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Is there such a thing as an eco-friendly NFT?

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The market of non-fungible tokens (NFT) took off in 2021, becoming a $40 billion industry. However, environmentalists are increasingly worried about the ecological damage of this booming market.

Recently, the World Wildlife Fund (WWF) pulled its NFT fundraising project, following criticism of the high levels of power consumption involved in token minting and trading.

What Happened to WWF NFTs

The UK branch of WWF has launched 13 NFTs of endangered species, including a giant panda, a Galapagos penguin, a Borneo elephant and others. Each was depicted locked in a glass cage, and the idea was to raise money for conservation efforts. A few days later, he put the initiative aside.

The reason? Despite WWF’s efforts to minimize power consumption, activists insisted that its NFTs would still consume power. The WWF used the Polygon (MATIC) network to mint its NFTs, believing they have found an eco-friendly way to enter the world of NFTs. But critics were quick to point out that their NFTs weren’t as eco-friendly as they thought.

Polygon is a layer 2 solution, meaning it sits on top of the Ethereum (ETH) blockchain to improve performance. Ethereum is the most popular blockchain for NFT projects. But until Ethereum moves to a more sustainable system, its network will consume more energy each year than an average-sized country.

Polygon reduces transaction times, fees, and to some extent the environmental costs of Ethereum. However, Digiconomist’s Alex de Vries – an outspoken critic of crypto’s high energy consumption – pointed out that each Polygon transaction still consumes about 2,100 times more energy than the WWF had calculated.

Polygon can improve Ethereum’s performance in several ways, but when it comes to reducing its environmental impact, many believe that is not enough.

Can NFTs be green?

There are several estimates of the damage caused by NFTs to the environment, but it is difficult to know for sure. The problem is that creating each NFT involves a number of transactions on the blockchain, and each individual transaction consumes thousands of times more energy than, say, watching an hour of Netflix. In fact, one study estimated that the carbon footprint of a single NFT is equivalent to the monthly electricity consumption of an EU resident.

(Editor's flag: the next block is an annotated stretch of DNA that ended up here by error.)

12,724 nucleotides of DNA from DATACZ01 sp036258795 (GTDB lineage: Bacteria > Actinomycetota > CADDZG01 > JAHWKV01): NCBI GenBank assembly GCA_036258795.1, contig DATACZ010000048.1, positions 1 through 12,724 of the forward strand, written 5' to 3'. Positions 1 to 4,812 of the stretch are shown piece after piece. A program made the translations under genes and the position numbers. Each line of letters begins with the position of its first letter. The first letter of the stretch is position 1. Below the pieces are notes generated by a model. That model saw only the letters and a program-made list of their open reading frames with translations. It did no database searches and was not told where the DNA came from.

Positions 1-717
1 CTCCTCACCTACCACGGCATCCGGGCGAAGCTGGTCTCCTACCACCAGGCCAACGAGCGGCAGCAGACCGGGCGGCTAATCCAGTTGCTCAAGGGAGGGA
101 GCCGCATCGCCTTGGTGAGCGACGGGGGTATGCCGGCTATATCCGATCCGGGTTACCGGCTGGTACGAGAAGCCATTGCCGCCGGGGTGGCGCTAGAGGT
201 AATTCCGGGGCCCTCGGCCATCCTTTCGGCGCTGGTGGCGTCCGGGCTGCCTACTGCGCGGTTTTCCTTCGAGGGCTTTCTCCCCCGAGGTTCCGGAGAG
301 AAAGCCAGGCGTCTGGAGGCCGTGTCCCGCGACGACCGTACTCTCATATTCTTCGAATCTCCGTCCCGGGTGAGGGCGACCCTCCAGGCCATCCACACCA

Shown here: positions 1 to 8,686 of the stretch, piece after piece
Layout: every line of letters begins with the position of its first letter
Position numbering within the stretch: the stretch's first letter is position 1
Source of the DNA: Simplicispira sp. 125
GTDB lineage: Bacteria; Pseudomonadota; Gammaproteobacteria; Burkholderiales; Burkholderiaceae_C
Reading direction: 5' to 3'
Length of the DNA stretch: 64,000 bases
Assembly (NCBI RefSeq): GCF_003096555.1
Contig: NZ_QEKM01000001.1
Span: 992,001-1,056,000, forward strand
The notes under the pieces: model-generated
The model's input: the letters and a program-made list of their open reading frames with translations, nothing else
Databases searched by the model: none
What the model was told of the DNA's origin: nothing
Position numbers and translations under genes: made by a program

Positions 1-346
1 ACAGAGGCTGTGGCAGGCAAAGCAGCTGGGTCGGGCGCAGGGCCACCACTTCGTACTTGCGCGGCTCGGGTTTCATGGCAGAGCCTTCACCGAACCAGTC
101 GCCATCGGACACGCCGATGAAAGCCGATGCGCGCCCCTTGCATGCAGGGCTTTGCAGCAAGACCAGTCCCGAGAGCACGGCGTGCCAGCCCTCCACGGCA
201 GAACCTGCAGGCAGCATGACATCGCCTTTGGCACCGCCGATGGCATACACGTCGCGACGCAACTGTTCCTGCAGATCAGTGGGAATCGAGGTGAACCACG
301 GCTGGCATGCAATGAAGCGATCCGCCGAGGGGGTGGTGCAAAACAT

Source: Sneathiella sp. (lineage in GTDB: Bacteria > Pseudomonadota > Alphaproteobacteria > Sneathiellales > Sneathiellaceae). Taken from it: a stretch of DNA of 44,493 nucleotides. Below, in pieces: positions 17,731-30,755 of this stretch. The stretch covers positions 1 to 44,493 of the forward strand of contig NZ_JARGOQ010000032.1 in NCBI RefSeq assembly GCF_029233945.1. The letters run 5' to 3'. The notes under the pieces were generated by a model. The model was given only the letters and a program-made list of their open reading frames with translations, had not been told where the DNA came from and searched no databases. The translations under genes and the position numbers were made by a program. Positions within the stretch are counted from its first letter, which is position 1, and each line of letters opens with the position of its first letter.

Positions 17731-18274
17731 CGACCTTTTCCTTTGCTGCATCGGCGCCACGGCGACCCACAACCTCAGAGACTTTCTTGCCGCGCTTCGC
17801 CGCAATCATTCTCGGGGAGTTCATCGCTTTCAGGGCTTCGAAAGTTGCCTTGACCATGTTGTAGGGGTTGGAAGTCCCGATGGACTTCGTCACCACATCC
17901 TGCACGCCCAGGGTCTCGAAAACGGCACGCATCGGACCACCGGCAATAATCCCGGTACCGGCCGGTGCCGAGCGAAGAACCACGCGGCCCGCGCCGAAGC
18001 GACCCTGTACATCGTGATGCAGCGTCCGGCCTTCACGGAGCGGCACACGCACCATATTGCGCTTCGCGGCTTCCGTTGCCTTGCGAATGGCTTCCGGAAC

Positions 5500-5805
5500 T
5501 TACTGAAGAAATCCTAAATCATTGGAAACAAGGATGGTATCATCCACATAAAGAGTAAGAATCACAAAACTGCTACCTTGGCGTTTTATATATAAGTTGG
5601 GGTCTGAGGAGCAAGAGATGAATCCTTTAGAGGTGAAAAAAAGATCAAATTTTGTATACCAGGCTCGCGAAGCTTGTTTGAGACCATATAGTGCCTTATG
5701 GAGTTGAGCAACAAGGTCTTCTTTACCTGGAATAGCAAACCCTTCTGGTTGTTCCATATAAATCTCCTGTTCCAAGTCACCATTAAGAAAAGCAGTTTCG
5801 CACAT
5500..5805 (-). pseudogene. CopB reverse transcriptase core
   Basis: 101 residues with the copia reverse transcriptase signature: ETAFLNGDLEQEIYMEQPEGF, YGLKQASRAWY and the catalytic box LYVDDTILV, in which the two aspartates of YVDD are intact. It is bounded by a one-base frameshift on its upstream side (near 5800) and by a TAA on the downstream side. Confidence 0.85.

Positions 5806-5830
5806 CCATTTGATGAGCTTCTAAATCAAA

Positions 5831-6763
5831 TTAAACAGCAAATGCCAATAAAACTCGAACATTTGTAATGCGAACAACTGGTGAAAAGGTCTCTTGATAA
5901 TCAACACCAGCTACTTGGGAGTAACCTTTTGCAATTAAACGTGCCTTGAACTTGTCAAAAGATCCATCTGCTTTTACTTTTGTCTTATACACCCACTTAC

Worse still, thousands of NFTs are produced every day. It’s more than a few headline-grabbing works of art that cost millions of dollars. NFTs are certificates of ownership for all kinds of digital items, including music, videos, gaming items, and sports collectibles. These are the building blocks of various booming segments of the crypto industry, especially metaverses and blockchain games.

Currently, the majority of NFTs are minted on the Ethereum blockchain. Using Layer 2 solutions like Polygon can reduce the environmental impact somewhat. But the only way for NFTs to be much more environmentally friendly is to use other blockchains, or wait for Ethereum to complete its upgrade.

The good news is that several blockchains, such as Solana (SOL) and Tezos (XTZ), consume a fraction of the energy of Ethereum and are beginning to be used to manufacture NFTs. Popular NFT marketplaces such as Rarible already integrate Solana and Tezos. According to Solana, a single transaction on its network consumes slightly more energy than a Google search.

To be an environmentally conscious NFT marketer, it makes sense to understand the differences between blockchains so that you can research more sustainable networks. Using NFT marketplaces that support these networks, you can play a role in promoting industry-wide change.

At the end of the line

If the NFT industry shifted to other blockchains, NFTs could indeed be environmentally friendly. Unfortunately, Ethereum still dominates the NFT market, and it won’t complete its shift to a more sustainable model until at least 2023. In the meantime, it will take a concerted effort by all parties involved to reduce the environmental footprint of this industry by evolution.

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Emma Newbery owns Polygon, Ethereum, Solana and Tezos.

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